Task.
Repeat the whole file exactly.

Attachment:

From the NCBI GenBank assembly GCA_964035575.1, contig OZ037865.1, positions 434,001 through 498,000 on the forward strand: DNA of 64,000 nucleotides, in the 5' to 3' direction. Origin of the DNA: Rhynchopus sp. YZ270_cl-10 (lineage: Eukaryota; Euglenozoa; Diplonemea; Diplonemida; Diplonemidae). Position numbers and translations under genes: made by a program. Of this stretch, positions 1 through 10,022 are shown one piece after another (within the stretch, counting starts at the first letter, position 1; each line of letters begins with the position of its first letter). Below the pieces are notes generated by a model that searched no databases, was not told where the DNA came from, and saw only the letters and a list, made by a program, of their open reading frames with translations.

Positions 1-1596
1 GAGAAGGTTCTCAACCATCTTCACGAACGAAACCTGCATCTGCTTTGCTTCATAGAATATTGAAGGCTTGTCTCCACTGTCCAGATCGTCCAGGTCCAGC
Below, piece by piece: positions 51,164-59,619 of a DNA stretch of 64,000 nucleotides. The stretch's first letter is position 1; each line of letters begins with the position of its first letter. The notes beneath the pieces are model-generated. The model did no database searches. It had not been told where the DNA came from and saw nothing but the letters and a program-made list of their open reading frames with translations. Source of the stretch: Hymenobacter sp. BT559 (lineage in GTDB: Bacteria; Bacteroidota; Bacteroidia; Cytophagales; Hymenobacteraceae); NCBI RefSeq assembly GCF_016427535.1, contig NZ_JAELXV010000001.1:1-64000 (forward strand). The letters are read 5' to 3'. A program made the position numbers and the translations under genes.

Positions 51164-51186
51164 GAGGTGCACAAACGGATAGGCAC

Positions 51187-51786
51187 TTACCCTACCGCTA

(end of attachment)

From the NCBI GenBank assembly GCA_964035575.1, contig OZ037865.1, positions 434,001 through 498,000 on the forward strand: DNA of 64,000 nucleotides, in the 5' to 3' direction. Origin of the DNA: Rhynchopus sp. YZ270_cl-10 (lineage: Eukaryota; Euglenozoa; Diplonemea; Diplonemida; Diplonemidae). Position numbers and translations under genes: made by a program. Of this stretch, positions 1 through 10,022 are shown one piece after another (within the stretch, counting starts at the first letter, position 1; each line of letters begins with the position of its first letter). Below the pieces are notes generated by a model that searched no databases, was not told where the DNA came from, and saw only the letters and a list, made by a program, of their open reading frames with translations.

Positions 1-1596
1 GAGAAGGTTCTCAACCATCTTCACGAACGAAACCTGCATCTGCTTTGCTTCATAGAATATTGAAGGCTTGTCTCCACTGTCCAGATCGTCCAGGTCCAGC
Below, piece by piece: positions 51,164-59,619 of a DNA stretch of 64,000 nucleotides. The stretch's first letter is position 1; each line of letters begins with the position of its first letter. The notes beneath the pieces are model-generated. The model did no database searches. It had not been told where the DNA came from and saw nothing but the letters and a program-made list of their open reading frames with translations. Source of the stretch: Hymenobacter sp. BT559 (lineage in GTDB: Bacteria; Bacteroidota; Bacteroidia; Cytophagales; Hymenobacteraceae); NCBI RefSeq assembly GCF_016427535.1, contig NZ_JAELXV010000001.1:1-64000 (forward strand). The letters are read 5' to 3'. A program made the position numbers and the translations under genes.

Positions 51164-51186
51164 GAGGTGCACAAACGGATAGGCAC

Positions 51187-51786
51187 TTACCCTACCGCTA